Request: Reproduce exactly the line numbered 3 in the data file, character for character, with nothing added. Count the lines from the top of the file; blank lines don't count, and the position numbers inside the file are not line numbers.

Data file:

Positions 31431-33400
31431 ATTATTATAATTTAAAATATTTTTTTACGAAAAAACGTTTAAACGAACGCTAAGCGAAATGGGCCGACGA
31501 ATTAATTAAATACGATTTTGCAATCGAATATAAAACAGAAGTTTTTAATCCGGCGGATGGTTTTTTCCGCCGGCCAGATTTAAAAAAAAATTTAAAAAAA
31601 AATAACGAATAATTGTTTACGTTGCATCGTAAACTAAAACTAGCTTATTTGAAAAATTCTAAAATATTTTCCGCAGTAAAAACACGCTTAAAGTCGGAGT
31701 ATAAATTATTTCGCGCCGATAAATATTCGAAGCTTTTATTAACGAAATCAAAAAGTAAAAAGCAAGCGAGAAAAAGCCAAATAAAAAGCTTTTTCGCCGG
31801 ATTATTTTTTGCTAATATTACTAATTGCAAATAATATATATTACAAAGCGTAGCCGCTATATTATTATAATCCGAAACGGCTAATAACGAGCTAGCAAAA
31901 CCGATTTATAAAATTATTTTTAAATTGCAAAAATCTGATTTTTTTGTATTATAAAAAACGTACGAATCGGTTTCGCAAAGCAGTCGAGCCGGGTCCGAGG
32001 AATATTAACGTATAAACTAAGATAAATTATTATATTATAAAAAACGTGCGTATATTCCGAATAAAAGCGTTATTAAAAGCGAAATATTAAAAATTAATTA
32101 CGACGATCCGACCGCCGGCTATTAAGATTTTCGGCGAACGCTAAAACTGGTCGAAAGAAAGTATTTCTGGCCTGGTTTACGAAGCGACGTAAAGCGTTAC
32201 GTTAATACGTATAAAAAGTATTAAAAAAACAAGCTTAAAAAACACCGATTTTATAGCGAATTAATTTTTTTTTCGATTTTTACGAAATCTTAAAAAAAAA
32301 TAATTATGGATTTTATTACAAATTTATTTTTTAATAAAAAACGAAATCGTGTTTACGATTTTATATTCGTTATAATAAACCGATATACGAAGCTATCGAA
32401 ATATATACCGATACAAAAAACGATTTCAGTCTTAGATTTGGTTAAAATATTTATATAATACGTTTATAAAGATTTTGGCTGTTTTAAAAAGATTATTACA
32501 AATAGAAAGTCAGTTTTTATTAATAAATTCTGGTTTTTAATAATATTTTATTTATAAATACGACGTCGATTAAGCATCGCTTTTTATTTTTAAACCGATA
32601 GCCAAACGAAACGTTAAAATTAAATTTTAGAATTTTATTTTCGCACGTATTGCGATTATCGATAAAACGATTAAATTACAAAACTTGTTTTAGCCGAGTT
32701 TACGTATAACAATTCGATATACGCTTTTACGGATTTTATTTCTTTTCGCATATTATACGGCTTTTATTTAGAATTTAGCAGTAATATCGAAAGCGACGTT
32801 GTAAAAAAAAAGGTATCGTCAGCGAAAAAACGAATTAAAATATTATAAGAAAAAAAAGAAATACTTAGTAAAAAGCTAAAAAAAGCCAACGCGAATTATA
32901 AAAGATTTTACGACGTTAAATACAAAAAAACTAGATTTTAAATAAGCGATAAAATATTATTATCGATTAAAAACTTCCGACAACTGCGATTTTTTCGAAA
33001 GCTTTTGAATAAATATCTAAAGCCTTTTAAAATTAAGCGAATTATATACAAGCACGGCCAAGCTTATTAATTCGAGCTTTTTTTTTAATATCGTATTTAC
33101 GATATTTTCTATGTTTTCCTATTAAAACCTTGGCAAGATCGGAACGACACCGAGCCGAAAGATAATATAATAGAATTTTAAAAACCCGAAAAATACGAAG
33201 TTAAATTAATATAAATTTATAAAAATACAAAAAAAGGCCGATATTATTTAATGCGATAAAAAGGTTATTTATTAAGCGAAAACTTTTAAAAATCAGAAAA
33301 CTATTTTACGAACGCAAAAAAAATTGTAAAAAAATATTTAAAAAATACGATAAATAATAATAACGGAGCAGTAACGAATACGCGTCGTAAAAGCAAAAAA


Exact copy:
31501 ATTAATTAAATACGATTTTGCAATCGAATATAAAACAGAAGTTTTTAATCCGGCGGATGGTTTTTTCCGCCGGCCAGATTTAAAAAAAAATTTAAAAAAA